EVANSVILLE, Ind. (CN) – A national children’s advocacy group filed a federal lawsuit Wednesday claiming three Indiana counties are violating children’s rights to due process and equal protection by denying them legal representation during foster care proceedings.
The 31-page complaint filed in Evansville federal court claims Marion, Lake and Scott counties violate the rights of children in foster care proceedings by only appointing legal counsel in less than 10 percent of cases.
“Without an attorney, a child in a dependency proceeding risks losing his or her liberty interests, as other parties present evidence, offer witnesses, and make decisions about the child’s future that the child is not permitted to discredit, challenge, or even address,” the filing states. “Such an omission is fundamentally unfair and contrary to the due process and equal protection clauses of the Fourteenth Amendment.”
The lawsuit – brought by attorneys with the Children’s Advocacy Institute, Indianapolis-based Delaney & Delaney and California firm Morrison & Foerster on behalf of 10 named foster children – seeks class certification for over 5,000 children and an injunction that would require the appointment of a lawyer for children during proceedings that place them in foster care or terminate a parent’s rights.
While parents in such proceedings are given legal counsel, the children are often left unrepresented because the appointment of a lawyer for them is at the discretion of a judge.
The complaint argues that without legal counsel, the children’s views and wishes are not properly weighed or considered, which can be particularly problematic in cases of abuses or neglect.
Children are currently given a court-appointed special advocate to protect their interests, but the lawsuit claims that is insufficient because they are not allowed to provide legal advice.
“Even when a child knows his or her rights, without an attorney, the child is likely to give up and remain silent if his or her wishes are downplayed or disregarded at any point in the proceedings,” the complaint states. “Simply put, children in dependency proceedings who are not represented by counsel are placed at an unacceptably high risk of being erroneously deprived of their rights.”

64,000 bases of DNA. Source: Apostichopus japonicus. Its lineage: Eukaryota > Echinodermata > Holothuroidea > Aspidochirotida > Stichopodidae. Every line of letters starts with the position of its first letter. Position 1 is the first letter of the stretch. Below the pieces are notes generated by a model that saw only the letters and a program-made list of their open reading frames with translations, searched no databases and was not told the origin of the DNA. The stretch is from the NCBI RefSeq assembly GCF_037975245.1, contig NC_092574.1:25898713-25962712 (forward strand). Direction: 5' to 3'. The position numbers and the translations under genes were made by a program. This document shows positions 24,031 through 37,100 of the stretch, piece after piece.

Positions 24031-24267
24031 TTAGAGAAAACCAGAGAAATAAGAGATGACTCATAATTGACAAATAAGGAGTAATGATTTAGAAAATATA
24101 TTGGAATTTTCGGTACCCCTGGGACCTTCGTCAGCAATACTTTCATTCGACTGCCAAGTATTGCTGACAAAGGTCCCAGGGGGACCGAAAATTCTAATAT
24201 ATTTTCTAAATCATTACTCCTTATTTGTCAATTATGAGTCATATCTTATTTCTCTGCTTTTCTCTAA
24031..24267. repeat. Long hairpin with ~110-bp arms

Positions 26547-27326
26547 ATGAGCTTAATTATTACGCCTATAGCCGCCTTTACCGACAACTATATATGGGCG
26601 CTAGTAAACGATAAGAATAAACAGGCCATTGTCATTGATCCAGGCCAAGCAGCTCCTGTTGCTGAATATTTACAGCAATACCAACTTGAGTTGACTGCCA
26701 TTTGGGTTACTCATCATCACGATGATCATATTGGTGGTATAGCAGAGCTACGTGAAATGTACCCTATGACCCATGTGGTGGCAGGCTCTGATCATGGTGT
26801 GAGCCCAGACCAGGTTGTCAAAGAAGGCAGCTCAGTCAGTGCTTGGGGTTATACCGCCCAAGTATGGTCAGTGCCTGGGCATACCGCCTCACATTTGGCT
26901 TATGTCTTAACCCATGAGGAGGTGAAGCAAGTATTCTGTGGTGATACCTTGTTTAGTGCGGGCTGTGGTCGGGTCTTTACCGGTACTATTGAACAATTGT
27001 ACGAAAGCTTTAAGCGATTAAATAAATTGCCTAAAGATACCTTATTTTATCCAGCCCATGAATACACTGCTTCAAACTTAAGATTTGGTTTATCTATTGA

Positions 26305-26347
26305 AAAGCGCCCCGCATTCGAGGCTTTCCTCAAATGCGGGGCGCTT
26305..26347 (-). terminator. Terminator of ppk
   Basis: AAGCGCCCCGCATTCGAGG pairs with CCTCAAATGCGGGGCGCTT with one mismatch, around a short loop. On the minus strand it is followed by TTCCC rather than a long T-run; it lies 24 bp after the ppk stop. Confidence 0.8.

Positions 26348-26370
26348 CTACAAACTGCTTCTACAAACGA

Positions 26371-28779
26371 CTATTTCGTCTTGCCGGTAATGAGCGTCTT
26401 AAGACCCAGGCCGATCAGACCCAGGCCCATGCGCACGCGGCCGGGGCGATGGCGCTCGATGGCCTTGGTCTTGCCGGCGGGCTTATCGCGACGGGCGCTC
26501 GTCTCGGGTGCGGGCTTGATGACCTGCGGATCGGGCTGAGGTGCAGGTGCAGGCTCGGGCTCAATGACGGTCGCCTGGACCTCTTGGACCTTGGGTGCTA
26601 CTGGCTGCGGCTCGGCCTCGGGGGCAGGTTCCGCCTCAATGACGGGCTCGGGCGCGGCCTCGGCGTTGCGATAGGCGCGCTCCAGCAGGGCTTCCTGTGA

The lawsuit says the named minor plaintiffs’ stories illustrate the problems with the courts and the foster care system.
Two foster children listed as Nicole K. and Roman S. are half-siblings who live with a foster parent in Marion County. Neither was given an attorney after being removed from their biological mother’s custody at a very young age, according to the complaint.
Lacking legal help, the pair was “shuttled to foster home after foster home,” resulting in them living in nearly 20 different homes before the age of 3, the lawsuit states.
Three sisters identified as Abigail R., Lily R. and Rachel H. were neglected by their drug-abusing parents and have been living in uncertainty through various adoption efforts, according to the complaint.
“Neither Abigail, Lily, nor Rachel have been appointed an attorney and, as a result, they have had no information about their legal rights, no legal counsel, no voice in the adjudication of where or with whom they live,” the complaint states. “Abigail has asked her case manager ‘do I get a say in where I end up?’ The case manager responded that Abigail does not get a say.”
The child advocacy group claims this instability has caused some children to suffer from behavioral and developmental problems, which could have been avoided had they had strong legal representation.
According to the lawsuit, 30 other states require the appointment of counsel for children in child welfare proceedings.
Steve Keane of Morrison & Foerster said in a statement, “Every child in dependency proceedings needs a voice and a way to protect his or her legal rights before his or her fate is adjudicated – that is a basic due process right protected by the Constitution.”
Attorneys for the counties did not immediately respond Thursday to requests for comment.